Becky’s Eighty-Fifth Book Review: “Wedding Night” by Sophie Kinsella

Sophie Kinsella. What can I say? I love her. I love her writing. I love her characters, her quirky plot lines, her witty dialogue—all of it. So when I found out that she had a new book coming out I was ecstatic and of course, I devoured it. “Wedding Night” by Sophie Kinsella was released on April 23rd. I finished it yesterday, and I didn’t actually get it until the 24th.

“Wedding Night” was different from most of her other books, but still had the same ingredients. The biggest difference in this book was that the story was not told by one person exclusively. In the Shopoholic series, the main character is Becky Bloomwood and she is the narrator. In the Undomestic Goddess, the story is told by Samantha. Can You Keep a Secret has Emma telling the story, Remember Me has Lexi, I’ve Got Your Number has Poppy, and Twenty’s Girl has Lara. All books were excellent—but they were all told by one character. “Wedding Night” was told by two (with the exception of like two chapters). The girls telling the story are sisters, Fliss and Lottie. One of the sisters, Fliss is in the middle of a nasty divorce and is constantly trying to not kill her ex. Lottie on the other hand is convinced that her boyfriend is about to propose.

The sisters are such polar-opposites which makes reading the story from two different perspectives extremely entertaining. Lottie sees the world through rose-colored glasses. The way she describes things makes me think that she saw waaaaay too many Disney movies as a child and took them all far too seriously. Fliss in the opposite, she sees everything through either gloom or rage and sometimes a mixture of both. Lottie was so convinced that her boyfriend was going to propose that she told everyone. When things go wrong, she decides things will be different the next time she is in a relationship. “Next time I meet a man, I’m saying nothing to anybody. Nada. Zip. Not until we’ve been blissfully married for a decade and have three kids and have just renewed our wedding vows. Then, and only then, will I send a text to Fliss saying: Guess what? I met someone! He seems nice!” (Wedding Night, pg 28). This kind of light hearted humor is what I love about Sophie Kinsella. She does it constantly and it feels very natural.

While Lottie tries to figure out what she is going to do with her life now, Fliss is concentrating on her career, which is Editor of a travel magazine. Part of her job is to review places all over including hotels, spas, restaurants and more. (A job that comes in handy when Fliss finds out what Lottie has in mind for changing her life). Fliss peers in the mirror and thinks she should lighten something. This is her thought process, “There must surely be a spa somewhere that has an all-in-one bleaching tank. One quick dip; keep your mouth open for the teeth-whitening option.” (Wedding Night, pg 39). That is how she thinks when it comes to work but when it comes to her ex, Daniel, her thoughts are even funnier (at least in my opinion). “Generally the rule is: the more I smile at Daniel, the more I’m feeling like stabbing him.” (Wedding Night, pg 41).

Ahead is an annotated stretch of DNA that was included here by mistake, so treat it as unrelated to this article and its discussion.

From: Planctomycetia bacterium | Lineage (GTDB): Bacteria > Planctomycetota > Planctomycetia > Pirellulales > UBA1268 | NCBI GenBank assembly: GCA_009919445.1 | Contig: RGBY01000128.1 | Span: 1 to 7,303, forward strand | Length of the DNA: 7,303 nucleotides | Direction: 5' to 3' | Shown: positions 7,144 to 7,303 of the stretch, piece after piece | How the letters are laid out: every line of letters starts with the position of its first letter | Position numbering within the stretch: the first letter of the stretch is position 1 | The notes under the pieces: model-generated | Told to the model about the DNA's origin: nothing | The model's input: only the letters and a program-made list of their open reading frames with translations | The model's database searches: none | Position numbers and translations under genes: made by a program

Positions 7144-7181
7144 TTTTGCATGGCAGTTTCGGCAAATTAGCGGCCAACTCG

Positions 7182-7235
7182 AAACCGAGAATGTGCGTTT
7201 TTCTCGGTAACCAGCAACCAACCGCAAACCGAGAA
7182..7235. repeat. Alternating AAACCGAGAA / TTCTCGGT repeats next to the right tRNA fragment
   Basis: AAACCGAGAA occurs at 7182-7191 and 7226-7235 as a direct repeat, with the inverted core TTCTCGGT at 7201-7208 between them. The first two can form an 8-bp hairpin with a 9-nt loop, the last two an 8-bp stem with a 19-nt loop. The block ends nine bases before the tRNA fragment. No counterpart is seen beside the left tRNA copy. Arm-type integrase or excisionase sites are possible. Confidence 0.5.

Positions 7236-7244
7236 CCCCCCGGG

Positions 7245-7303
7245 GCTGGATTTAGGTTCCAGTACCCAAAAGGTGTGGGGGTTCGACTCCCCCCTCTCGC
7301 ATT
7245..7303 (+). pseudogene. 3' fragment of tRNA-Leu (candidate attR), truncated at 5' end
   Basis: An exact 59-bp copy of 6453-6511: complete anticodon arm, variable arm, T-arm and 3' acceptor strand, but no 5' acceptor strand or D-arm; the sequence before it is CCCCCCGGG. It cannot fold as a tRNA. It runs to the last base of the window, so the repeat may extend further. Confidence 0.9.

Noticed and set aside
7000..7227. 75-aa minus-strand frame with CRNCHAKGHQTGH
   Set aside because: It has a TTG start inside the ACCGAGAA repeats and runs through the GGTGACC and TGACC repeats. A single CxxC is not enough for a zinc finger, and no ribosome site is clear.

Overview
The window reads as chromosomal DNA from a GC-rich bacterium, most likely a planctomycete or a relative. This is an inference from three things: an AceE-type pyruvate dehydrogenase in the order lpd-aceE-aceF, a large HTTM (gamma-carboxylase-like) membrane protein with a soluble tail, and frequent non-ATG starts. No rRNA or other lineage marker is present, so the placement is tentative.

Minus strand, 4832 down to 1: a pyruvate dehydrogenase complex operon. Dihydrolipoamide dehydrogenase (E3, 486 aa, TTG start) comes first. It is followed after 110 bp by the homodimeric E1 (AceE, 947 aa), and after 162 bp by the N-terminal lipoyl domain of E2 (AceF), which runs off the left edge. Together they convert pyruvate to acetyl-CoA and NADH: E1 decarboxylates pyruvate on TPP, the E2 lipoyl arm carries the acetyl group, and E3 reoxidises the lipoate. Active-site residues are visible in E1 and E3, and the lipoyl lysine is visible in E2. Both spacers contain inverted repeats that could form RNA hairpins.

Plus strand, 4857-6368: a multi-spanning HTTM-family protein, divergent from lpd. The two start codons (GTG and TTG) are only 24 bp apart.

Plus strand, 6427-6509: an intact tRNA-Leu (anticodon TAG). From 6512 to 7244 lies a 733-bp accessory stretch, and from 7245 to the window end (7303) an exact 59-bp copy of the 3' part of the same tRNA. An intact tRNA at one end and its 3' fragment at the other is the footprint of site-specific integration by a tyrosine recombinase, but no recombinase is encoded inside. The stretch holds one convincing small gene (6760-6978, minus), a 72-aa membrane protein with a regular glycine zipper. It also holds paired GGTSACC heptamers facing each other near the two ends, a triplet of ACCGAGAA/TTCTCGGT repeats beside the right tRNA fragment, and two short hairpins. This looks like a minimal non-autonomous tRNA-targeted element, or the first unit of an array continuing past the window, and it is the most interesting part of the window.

I don’t want to give away too much, but Lottie breaks up with her boyfriend when the engagement that she was expecting does not appear. Moments later, her boyfriend from fifteen years ago pops into her life and pops the question. They decide that they have to get married as soon as possible and go on honeymoon in Greece which is where they met. Lottie is convinced that the reason she hasn’t been proposed to yet is because she’s been giving it away, so she tells Ben that if they’re going to be together there will be no sex before they get married. When Fliss hears about this brilliant plan, she does everything she can to sabotage her sister’s wedding night so that Ben and Lottie do not have sex. Her reasoning is that Lottie will realize this is a big mistake and if they don’t consummate the marriage, they can get an annulment. Fliss even teams up with Lorcan, Ben’s friend, in an attempt to bring them both back to reality.

“Wedding Night” is full of entertainment and it is such an absurd concept that I really couldn’t put it down. It was a really fun read and I think that anyone who enjoys chick-lit would enjoy Sophie Kinsella’s latest novel. Really, her humor does aim more towards a female audience, but I think men could appreciate her writing as well. 

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Becky’s Eighty-Fourth Book Review: “The Orchardist” by Amanda Coplin

I finished reading “The Orchardist” by Amanda Coplin at the end of last week. Why am I only just now getting around to writing the review? Well, a couple of reasons, but mainly because I had a deadline at job #2 that had to by top priority. That led to me staying up late several nights in a row, so I spent my weekend recovering and relaxing. That being said, even if I didn’t have a lot of my plate, I’m really not sure that I would have written my review right away. This is why.

“The Orchardist” is a book that I kind of stumbled upon when I was looking for things to put on my Christmas/birthday wish list. I read the little blurb about the book and thought it might be interesting. That was quite an underestimation. “The Orchardist” is one of those rare books that comes along and devours you. The language, the topics, the symbolism, the characters, everything in this book was extremely well done. And it was a heavy read. One of those books that when you put it down, you just sit there for a bit trying to figure out why everything just happened as it did. While I spent my weekend relaxing, I also spent quite a bit of it reflecting on the book.